Creating change

We challenge laws and systems to promote the rights of women.


We act on what our clients tell us and work with other legal assistance and family violence support services to create a fairer and more just legal system for women.


Justice for us means that everyone in our community has safety and the support they need to thrive.

We aim to:


    • Eliminate violence against women and their children
    • Promote women’s health, housing and economic security after violence and relationship breakdown
    • Improve pathways to accessing justice regardless of a woman’s culture, language, religion, ability, age or locality

Improving the Family Law system

We want Australia’s Family Law System to make sure women and children are safe, to treat people fairly, to uphold cultural rights, and to recognise that all families are different.


We work with women’s legal services from across the country to ensure politicians, police, courts, lawyers and government agencies, like Child Protection and Centrelink, believe women when they say, “we know what we need to find safety for us and our children”.

We are a member of Women’s Legal Services Australia and contribute our expertise and practice-based knowledge in its campaign to improve Family Law legislation for women and children. See Women’s Legal Services Australia’s submission here.

A better migration system

We’re calling on the Australian Government to give all women on temporary visas who experience domestic, family and sexual violence, and their children, access to protections, services and justice. ​​​​​​​Improving Home Affairs’ staff knowledge of family violence, including how systems like our migration system can be used to exert control, is urgently needed.

We are part of the National Advocacy Group on Women on Temporary Visas Experiencing Violence. The group is advocating to the Federal Government to implement its 4-point plan to improve our migration system.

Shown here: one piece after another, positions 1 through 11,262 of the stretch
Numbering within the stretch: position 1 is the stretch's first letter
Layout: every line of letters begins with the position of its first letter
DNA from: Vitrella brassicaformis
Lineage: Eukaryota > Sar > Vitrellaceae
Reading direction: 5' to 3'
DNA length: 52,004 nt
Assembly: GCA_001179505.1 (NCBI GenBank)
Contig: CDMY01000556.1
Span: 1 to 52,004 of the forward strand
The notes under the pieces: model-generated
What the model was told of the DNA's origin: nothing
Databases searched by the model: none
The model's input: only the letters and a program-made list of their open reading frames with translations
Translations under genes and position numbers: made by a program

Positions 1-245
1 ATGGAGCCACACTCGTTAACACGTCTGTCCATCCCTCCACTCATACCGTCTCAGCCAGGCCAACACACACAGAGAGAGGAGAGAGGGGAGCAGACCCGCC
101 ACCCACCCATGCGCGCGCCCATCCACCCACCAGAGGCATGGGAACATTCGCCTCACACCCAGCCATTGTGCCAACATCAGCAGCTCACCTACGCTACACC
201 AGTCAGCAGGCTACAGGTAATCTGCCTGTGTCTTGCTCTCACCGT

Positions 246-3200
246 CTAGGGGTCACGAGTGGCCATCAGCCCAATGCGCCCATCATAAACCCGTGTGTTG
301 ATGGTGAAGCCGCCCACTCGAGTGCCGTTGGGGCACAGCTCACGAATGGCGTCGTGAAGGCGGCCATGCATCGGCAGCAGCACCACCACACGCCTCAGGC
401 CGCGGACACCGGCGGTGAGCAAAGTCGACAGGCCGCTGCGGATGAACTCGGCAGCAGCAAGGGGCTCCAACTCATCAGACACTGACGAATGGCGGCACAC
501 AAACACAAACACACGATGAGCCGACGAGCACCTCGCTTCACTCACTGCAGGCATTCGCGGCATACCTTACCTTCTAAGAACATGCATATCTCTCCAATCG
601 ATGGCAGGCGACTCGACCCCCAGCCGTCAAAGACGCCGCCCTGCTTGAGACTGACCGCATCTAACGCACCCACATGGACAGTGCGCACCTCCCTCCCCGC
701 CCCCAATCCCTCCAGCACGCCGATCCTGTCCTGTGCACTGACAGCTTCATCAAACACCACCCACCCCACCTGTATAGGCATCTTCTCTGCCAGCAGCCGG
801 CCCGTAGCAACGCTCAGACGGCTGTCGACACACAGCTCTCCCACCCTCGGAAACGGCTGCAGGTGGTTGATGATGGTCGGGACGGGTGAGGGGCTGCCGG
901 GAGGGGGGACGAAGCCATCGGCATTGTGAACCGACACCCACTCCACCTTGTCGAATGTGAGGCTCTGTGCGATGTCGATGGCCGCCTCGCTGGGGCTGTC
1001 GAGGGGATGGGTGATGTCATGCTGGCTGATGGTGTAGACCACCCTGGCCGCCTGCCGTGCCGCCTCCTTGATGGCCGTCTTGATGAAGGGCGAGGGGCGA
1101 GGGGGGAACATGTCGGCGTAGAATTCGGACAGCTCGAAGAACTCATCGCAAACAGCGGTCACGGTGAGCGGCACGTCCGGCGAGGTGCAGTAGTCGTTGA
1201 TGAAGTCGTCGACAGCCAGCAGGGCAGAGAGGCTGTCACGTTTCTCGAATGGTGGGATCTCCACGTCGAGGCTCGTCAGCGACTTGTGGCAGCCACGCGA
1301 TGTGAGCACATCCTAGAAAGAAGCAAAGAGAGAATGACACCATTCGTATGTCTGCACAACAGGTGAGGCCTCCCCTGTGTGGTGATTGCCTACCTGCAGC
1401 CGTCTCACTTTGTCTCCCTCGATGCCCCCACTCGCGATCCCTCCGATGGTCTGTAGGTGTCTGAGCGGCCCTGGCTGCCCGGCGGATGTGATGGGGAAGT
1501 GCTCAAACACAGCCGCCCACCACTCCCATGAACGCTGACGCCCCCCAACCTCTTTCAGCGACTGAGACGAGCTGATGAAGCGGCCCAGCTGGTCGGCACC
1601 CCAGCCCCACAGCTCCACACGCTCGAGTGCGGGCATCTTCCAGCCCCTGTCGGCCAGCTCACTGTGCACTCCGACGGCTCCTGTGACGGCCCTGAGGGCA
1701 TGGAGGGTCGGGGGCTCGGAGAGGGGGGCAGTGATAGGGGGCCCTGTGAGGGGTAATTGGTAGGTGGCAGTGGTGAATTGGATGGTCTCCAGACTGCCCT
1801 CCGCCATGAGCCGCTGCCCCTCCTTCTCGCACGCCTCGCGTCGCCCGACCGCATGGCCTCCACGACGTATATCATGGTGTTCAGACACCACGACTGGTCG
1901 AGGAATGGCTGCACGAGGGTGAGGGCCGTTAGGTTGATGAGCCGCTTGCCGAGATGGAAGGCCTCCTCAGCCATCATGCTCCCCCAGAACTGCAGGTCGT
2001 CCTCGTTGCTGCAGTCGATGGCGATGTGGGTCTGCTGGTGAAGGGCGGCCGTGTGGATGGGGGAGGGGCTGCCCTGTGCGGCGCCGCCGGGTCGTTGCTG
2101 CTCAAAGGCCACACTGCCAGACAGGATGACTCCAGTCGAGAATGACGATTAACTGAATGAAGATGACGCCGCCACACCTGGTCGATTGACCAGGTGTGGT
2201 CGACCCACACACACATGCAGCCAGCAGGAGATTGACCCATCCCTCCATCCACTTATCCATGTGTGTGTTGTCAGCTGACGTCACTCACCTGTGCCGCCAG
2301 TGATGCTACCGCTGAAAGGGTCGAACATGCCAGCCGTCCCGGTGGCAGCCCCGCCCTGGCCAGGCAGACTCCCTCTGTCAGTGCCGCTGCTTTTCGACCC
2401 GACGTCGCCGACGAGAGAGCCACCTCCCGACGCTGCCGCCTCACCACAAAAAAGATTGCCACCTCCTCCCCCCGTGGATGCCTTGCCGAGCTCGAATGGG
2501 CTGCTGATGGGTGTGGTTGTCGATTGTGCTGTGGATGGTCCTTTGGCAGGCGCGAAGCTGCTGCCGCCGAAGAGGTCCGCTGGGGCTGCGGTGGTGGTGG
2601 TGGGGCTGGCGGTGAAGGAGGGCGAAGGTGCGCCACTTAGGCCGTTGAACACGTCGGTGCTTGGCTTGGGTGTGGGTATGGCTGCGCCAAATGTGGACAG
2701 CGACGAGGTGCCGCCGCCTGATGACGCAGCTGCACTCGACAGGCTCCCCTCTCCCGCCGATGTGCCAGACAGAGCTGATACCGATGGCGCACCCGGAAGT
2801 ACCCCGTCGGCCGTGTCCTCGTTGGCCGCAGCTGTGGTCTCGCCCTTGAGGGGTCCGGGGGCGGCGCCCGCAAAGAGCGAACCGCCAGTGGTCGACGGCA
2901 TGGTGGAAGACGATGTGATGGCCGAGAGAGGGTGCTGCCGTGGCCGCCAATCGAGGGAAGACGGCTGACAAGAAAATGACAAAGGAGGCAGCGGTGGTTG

Stronger Together

Alongside Monash Gender and Family Violence Prevention Centre, we spoke with 30 mothers seeking reunification with their children after experiencing family violence. The study shows how protective responses hold mothers responsible for child safety and wellbeing, while abusive fathers remain largely invisible.

Coercive control

We oppose the criminalisation of coercive control in Victoria as it is unlikely to protect women at risk of violence. Civil law protections and effective family violence services are far more effective at ensuring the safety of victim-survivors.


Creating a new criminal offence gives perpetrators of family violence a new tool to continue their abuse, increasing the risk of victim-survivors, particularly Aboriginal and Torres Strait Islander women, of being misidentified and sent to prison.

Related links

Policy brief: Justice system response to coercive control


Women’s Legal Services Australia submission: Submission on the draft National Principles to address Coercive Control

Reducing the financial impact of family violence

We created and led the Economic Abuse Reference Group – a network of services that work with victim survivors. Together, community lawyers, financial counsellors and family violence workers (representing more than 50 organisations) work to improve protections and support for family violence victim-survivors.


Most victim-survivors of family violence have experienced financial abuse, which can stop them leaving an abusive relationship or rebuilding their lives.

Police misidentification of the ‘primary aggressor’ in family violence incidents

Mis-identification happens when police are called to a family violence matter and identify the person experiencing family violence as the one causing harm, instead of the real aggressor. This happens frequently and especially when police are called to incidents that involve Aboriginal women and women of colour.